Wisconsin is in the midst of peak flu season, and this year, young and middle-aged adults are being hit hardest.
Throughout the state, about 850 people have been hospitalized and some deaths have been reported. It’s the highest rate of hospitalizations for younger people since the swine flu pandemic four years ago.
In 2009, the swine flu, or H1N1, spread worldwide and caused thousands of deaths before the pandemic was declared over in the summer of 2010.
But H1N1 never completely went away, and now it’s become the predominant flu strain once again, according to Paul Biedrzycki, director of disease control and environmental health for the City of Milwaukee.
“It really is hitting the middle-aged and young adult cohort very hard,” Biedrzycki says.
That includes people between age 19 and 64.
“We typically see hospitalizations in the elderly and sometimes in the very young, the pediatric population. This year, we’re seeing over a 70 percent increase in hospitalization of young and middle-aged adults. Many have underlying health conditions, such as asthma or diabetes. But others, a good chunk of others, do not,” Biedrzycki says.
Biedrzycki says the majority of those in the hospital without underlying health problems did not get the flu vaccine. He says younger people may also be getting sicker simply because they’ve been exposed to fewer flu viruses in their lifetime and their immune systems aren’t as prepared to fight.
Influenza can be also be extremely dangerous for pregnant women, and the H1N1 strain in particular. Late last week, health officials reported the deaths of two Wisconsin women from the flu – one who was pregnant and one who had just given birth. Biedrzycki says the virus attacks pregnant women differently because of changes in their immune, pulmonary and endocrine systems.
He says those changes make the body more vulnerable to other so-called “opportunistic” infections that co-circulate during flu season, such as pneumonia.
“That puts them and their babies at risk, so pregnant women are considered a high risk category for flu infection in any seasonal epidemic,” Biedrzycki says.
While there are very serious cases, milder ones are showing up increasingly in doctors’ offices.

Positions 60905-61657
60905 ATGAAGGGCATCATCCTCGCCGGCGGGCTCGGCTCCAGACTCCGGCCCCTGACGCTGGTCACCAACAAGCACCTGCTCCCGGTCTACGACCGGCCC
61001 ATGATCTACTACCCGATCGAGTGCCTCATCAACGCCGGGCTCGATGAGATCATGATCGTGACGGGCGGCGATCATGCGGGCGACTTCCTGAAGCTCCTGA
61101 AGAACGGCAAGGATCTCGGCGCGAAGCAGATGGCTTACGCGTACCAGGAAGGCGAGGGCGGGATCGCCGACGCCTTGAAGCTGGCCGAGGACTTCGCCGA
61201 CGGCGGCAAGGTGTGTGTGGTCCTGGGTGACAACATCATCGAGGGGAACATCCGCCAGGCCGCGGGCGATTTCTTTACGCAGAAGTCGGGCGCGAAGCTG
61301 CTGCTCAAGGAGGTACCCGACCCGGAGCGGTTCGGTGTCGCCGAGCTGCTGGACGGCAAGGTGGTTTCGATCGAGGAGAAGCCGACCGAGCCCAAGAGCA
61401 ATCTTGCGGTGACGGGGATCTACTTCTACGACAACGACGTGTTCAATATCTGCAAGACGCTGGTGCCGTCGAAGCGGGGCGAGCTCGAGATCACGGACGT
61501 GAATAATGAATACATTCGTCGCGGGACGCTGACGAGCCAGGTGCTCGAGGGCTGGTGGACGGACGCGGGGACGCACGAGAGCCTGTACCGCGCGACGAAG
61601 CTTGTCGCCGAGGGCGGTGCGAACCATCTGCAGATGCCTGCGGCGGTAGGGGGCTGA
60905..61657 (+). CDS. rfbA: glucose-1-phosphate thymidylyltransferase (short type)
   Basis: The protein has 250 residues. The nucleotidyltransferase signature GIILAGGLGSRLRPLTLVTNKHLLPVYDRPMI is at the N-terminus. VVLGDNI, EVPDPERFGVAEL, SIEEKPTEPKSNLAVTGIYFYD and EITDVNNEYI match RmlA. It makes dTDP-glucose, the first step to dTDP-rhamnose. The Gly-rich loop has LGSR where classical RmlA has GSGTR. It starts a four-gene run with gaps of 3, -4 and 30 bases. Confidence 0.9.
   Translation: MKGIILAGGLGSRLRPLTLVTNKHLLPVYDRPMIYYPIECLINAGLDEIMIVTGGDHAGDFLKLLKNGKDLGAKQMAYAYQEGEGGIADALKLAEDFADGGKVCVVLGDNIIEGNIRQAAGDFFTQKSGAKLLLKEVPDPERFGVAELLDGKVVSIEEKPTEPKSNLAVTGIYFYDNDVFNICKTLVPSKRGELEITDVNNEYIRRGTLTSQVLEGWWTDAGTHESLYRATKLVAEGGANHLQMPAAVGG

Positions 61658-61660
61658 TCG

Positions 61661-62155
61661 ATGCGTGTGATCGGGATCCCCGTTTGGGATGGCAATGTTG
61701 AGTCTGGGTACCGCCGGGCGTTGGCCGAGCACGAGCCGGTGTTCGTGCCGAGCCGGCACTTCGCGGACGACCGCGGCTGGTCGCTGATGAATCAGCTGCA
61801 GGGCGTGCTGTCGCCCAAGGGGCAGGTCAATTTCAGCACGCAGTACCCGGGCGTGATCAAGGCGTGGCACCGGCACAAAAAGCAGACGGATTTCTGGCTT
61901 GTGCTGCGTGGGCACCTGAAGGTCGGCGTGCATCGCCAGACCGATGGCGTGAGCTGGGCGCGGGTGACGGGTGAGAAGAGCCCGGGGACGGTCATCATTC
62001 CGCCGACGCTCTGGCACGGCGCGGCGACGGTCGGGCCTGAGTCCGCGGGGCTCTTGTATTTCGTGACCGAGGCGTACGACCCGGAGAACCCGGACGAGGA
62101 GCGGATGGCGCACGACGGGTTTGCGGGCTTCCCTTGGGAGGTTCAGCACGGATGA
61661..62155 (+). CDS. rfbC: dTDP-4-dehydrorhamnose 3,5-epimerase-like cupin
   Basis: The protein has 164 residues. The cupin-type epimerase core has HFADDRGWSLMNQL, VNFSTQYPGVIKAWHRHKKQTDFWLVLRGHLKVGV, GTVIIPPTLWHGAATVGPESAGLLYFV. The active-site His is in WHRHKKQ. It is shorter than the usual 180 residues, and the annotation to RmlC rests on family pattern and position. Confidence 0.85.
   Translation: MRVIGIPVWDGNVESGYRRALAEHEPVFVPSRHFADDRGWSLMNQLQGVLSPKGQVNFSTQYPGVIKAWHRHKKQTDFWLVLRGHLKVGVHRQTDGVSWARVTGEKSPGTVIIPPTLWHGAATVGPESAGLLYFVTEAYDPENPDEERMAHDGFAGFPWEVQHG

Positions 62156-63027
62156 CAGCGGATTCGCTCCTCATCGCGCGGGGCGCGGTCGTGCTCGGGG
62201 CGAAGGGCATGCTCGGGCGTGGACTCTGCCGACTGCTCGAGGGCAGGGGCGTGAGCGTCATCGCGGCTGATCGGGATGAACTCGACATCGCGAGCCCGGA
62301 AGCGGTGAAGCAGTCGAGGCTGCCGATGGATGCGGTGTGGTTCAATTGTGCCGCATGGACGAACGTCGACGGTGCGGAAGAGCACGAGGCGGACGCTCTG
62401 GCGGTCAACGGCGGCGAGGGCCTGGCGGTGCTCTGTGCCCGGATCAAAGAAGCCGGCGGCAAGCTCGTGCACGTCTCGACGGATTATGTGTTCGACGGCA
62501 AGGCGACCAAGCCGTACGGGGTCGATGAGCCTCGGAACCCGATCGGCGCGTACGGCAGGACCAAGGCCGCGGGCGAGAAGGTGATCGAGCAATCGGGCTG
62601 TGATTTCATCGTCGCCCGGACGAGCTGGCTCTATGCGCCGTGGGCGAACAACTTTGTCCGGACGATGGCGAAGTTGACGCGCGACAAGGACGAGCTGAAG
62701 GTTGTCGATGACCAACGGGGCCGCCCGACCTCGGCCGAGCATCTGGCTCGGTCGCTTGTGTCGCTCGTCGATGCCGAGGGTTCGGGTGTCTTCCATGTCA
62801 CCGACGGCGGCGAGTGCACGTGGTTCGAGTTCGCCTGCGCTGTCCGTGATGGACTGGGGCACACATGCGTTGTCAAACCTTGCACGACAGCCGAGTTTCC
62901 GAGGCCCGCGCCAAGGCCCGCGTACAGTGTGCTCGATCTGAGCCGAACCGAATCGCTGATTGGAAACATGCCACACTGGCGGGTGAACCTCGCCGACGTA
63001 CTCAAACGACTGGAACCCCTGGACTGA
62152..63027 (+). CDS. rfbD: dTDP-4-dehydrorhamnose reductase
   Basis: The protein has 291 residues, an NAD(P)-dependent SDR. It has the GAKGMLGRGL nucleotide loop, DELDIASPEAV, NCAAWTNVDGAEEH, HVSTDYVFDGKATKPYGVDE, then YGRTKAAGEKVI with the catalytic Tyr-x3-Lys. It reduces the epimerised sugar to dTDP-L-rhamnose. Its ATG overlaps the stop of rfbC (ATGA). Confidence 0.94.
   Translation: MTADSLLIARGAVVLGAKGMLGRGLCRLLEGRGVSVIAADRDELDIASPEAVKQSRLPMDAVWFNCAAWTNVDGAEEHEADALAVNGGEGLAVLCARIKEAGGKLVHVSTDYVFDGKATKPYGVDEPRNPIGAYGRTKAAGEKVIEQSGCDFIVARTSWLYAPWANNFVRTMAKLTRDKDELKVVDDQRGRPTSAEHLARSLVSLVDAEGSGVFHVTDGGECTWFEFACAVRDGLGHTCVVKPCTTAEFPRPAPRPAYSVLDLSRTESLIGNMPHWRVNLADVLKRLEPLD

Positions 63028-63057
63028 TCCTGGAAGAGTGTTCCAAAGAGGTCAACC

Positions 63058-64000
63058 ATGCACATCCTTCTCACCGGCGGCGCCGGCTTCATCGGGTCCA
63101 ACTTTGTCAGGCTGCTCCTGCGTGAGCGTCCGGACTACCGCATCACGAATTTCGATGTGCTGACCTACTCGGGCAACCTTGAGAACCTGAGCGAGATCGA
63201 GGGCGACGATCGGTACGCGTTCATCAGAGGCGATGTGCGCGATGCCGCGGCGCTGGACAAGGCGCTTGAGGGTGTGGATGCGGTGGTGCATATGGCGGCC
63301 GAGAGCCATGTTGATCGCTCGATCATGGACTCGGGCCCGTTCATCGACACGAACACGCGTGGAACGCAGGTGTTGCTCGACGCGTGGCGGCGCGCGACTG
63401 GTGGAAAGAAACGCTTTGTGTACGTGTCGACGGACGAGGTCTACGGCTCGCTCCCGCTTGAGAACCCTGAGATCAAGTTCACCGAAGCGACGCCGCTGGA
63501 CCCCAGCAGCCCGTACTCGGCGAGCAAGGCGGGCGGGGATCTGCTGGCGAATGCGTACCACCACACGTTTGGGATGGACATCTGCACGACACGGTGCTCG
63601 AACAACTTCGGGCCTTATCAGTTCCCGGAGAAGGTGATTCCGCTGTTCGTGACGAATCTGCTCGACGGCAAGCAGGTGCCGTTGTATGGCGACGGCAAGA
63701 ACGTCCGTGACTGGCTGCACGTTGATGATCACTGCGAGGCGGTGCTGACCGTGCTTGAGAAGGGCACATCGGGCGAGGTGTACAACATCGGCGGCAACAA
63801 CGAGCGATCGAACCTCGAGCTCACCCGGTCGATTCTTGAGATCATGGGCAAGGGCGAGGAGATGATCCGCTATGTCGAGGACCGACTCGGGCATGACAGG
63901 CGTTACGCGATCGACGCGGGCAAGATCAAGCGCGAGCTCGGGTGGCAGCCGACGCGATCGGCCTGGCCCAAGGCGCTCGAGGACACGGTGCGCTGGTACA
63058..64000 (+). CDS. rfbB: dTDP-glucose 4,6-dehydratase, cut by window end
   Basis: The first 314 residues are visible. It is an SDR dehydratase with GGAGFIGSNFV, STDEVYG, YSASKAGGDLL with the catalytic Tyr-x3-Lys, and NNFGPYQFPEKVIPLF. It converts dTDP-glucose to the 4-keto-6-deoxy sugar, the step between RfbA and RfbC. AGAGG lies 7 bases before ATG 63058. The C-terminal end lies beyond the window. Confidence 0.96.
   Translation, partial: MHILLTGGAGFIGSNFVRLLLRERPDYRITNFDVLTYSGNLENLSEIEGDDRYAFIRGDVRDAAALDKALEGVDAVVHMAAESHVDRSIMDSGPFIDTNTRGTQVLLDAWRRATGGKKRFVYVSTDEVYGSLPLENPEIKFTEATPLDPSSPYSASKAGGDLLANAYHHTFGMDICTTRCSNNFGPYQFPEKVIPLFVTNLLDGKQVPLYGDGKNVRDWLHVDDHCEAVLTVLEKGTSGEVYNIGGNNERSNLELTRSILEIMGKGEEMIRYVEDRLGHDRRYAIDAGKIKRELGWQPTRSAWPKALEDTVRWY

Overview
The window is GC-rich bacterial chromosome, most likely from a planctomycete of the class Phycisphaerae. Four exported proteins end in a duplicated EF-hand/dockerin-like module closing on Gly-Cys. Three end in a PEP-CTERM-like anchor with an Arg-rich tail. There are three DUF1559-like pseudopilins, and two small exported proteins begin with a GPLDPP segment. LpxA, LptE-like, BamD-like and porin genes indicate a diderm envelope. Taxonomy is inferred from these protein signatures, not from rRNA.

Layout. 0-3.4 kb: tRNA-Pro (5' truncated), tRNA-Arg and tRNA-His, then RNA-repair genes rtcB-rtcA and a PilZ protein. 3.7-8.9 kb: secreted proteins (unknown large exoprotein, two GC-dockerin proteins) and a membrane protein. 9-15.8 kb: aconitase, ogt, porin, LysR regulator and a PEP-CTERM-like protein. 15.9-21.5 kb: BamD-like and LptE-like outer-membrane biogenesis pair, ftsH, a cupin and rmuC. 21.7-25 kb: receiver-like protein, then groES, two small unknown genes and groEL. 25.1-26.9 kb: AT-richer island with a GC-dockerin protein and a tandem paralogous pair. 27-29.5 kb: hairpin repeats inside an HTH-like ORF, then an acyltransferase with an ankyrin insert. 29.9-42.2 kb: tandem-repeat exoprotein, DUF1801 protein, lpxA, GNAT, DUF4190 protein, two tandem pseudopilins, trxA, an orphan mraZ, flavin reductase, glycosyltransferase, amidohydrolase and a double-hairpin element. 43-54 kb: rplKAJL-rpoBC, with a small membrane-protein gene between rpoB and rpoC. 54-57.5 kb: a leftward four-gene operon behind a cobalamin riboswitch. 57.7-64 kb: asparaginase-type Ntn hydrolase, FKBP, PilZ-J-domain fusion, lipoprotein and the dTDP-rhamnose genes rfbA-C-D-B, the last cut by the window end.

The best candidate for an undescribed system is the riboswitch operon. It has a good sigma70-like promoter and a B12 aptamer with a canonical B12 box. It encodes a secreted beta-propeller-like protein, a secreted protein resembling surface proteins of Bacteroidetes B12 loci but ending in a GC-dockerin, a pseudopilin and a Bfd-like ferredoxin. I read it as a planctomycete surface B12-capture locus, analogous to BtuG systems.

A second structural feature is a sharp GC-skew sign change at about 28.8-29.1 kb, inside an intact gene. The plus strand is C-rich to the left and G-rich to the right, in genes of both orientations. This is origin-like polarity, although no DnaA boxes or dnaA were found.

Dr. Mark Obermyer is a primary care physician with Froedtert & the Medical College of Wisconsin. He says most of his flu patients this season have mirrored statewide trends – they’re in their 20s and early 30s.
“I have seen people with what I would consider severe symptoms, meaning high fevers, vomiting, weakness, even shortness of breath who have struggled, but at the same time did recover in a short time frame,” Obermyer says.
Obermyer says in many cases, he recommends over-the-counter medication to bring down a fever or help with aches and pains.
“But in most folks, it’s time, it’s rest, it’s drinking plenty of fluids and letting their immune system take care of it,” Obermyer says.
The flu season runs through April, so officials say it’s not too late to get the vaccination. Though, many are still reluctant.
Paul Biedrzycki of the Milwaukee Health Department, says there are some myths about the flu shot, including that it can give you the flu. He says that’s impossible because the vaccine is made from an inactive virus that cannot infect a person.
Some also mistrust vaccines over fears they could cause health problems. But Biedrzycki, and the broader medical community, say the influenza vaccine is safe, including for pregnant women.
“There is no compelling medical evidence, no compelling epidemiologic evidence, that vaccinations, and particular flu vaccine, cause these adverse health effects,” Biedrzycki says.
Biedrzycki also says many people who eschew the flu shot believe they can ride out the illness if they get it. But he says while infected, they could transmit the flu to people who are at higher risk, and contribute to a larger community epidemic.